At 4:54 AM, Blogger Horace Jeffery Hodges said...

Uncle Cran, that reminds me of the old hillbilly who told a whopper of a tall tale to his grandkids.

When he'd finished telling about how he'd made a wagon fly by attaching turkey buzzard wings to it, one of the older kids retorted, "That may be the truth, but it sounds like a damned big old lie to me!"

Whereupon the old hillbilly thwacked that kid on the head with his walking stick and reprimanded him, saying: "What are ye doin', calling me a liar right in front of these here younguns? Ye think I'd be tellin' it if twarn't the truth?"

Now, some people say that I made up this story about the old hillbilly, but I never made it up. That's the way it was told to me.

Jeffery Hodges

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At 3:32 PM, Blogger Sperwer said...


I had the same experience as you and Sonagi. Most of the Koreans with whom I worked were very careful about what they said around me, but it was apparent that they were less horrified than gratified by what had happened. One brave (and somewhat prescient) colleague wondered out loud, and very worriedly, at what the US would do in retailiation that would adversely impact Korea in some way.

BTW, if you want to know more about WTC, we should talk. I spent a lot of time there when I worked in New York. Also, the mosque of the lead perp in the first bombing of the WTC was just down the street from my loft in Brooklyn, above a store that I frequented to buy cous cous, hummus and olives. I knew him well enough to nod in passing.

At 4:42 PM, Blogger Horace Jeffery Hodges said...

Sperwer, do you meant Ramzi Yousef? Anyway, yes, we ought to talk. Were you in New York early enough to see the WTC go up?

Man, we're getting old enough for a lot of our lives to be truly part of history. Even my time at Berkeley is now part of a bygone era.

But as my loopy mother once remarked about our crazy times and our wonder at having survived everything, "Life goes on."

For some, anyway...

Jeffery Hodges

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At 5:14 PM, Blogger Sperwer said...

One and the same.

Amen to the rest. This April there is a 40th anniversary get together at Cornell to which I've been invited of various groups of people there during the takeover and occupation of Willard Straight Hall - the student union -- by the Black Student Association (actually a small group of outside agitators masquerading under the BSA banner. Unfortunately, I can't go.

At 6:04 PM, Blogger Horace Jeffery Hodges said...

I reckon that we've both lived in some 'interesting' times -- as that old (supposedly Chinese) curse goes -- but your times seem to have been somewhat more interesting than my own.

Jeffery Hodges

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At 7:24 PM, Anonymous Anonymous said...

It was dreadful and I don't know anyone here who was gleeful although I don't know anyone who was truly surprised either and plenty of terrorist acts have devastated other countries as well. America wasn't exactly lily white and had fairly bloodied hands already. There were plenty of reasons for anti american sentiment in the world. Furthermore, the American reaction did little to draw sympathy from outside as it blamed its old pal Hussein and accused Iraq and invented the acronym WMD and the concept of "War on Terror" - tales we cynics down under didn't believe. No wonder conspiracy stories thrived. Why did Bush lie and what was he hiding? Thank God our blessed PM refused to enter us into the illegal war. Fundamentalist terrorism isn't all about Islam. It uses Islam to express itself politically with violence. It wouldn't have grown on it's own without provocation. That's what I think. I know you disagree.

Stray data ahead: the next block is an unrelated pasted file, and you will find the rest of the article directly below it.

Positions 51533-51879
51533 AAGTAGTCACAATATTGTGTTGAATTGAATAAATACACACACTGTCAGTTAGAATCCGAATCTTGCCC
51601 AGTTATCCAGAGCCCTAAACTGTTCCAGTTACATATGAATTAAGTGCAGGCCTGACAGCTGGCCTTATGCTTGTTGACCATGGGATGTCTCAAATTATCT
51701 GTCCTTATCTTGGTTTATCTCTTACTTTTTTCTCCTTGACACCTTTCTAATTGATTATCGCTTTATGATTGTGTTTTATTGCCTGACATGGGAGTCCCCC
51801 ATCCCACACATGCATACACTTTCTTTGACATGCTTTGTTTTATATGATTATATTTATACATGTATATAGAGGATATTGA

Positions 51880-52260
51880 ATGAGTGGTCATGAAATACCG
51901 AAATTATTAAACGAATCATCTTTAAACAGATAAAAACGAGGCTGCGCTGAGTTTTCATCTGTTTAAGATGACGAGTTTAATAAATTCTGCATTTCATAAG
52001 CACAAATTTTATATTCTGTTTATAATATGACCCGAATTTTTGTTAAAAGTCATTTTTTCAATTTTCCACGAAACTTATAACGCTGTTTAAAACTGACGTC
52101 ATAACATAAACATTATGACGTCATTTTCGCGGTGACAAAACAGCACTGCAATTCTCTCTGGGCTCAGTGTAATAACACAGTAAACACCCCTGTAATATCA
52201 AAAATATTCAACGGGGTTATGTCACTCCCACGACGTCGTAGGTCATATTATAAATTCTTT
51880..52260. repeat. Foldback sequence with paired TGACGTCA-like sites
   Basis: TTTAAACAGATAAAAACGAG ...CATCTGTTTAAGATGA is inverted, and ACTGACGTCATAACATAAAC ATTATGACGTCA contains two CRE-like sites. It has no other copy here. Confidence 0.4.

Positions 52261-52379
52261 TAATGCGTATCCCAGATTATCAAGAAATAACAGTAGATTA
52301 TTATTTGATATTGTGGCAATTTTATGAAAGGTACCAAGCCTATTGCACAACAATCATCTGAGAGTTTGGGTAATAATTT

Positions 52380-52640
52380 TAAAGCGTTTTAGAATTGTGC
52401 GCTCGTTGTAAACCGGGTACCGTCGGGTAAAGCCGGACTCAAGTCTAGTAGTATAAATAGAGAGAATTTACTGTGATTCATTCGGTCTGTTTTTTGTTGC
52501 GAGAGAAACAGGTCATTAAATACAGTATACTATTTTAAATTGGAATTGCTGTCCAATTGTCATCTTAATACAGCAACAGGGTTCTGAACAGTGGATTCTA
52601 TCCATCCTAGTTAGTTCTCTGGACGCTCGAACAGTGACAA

At 9:58 PM, Blogger Horace Jeffery Hodges said...

Steph, I think that Islamists were both active and reactive as agents. Certainly, they were reacting to American foreign policy, but they have their own dynamism, too, and base their acts upon a world-historical vision with roots deeper than the discovery of the New World.

Jeffery Hodges

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At 10:04 AM, Anonymous Anonymous said...

Modern terrorism wasn't realised before the discovery of and domination by the New World.

At 10:15 AM, Blogger Horace Jeffery Hodges said...

I realize that, but Islamist terrorism is qualitatively different and quantitatively more extensive than most other types of modern terrorism, and much of it is not directed toward the West (let alone the New World).

To understand Islamist terrorism, one has to learn about jihad and how Islamists interpret and use it.

I don't know to what extent we disagree and to what extent we have common ground. If you haven't done so already, you might read my 9/11 paper to see where I stand (though it's a bit out of date by now).

Jeffery Hodges

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At 11:04 AM, Anonymous Anonymous said...

Thanks - I have read your article but forgotten it now... I'll read it again. I did study Islam for several years and my previous supervisor is identified here as a 'terrorism' expert and advisor to government. I'm still very much in regular contact with him personally. Not that I'm claiming any expertise but I'm not totally ignorant. By the way, have you read "Jesus in an Age of Terror" by James Crossley. It deals alot with modern scholarship. I recommend it (not that my recommending anything is great recommendation but it's blinking well worth reading!)

At 1:18 PM, Blogger Horace Jeffery Hodges said...

No, I haven't read Crossley's Jesus in an Age of Terror, though I may have looked at it. Thanks for the reminder.

If I were to rework my 9/11 paper, I would emphasize the role of Islamist thinker more than I did, for I've become more aware of that tradition and its debt to Ibn Taymiyyah, among other sources.

Jeffery Hodges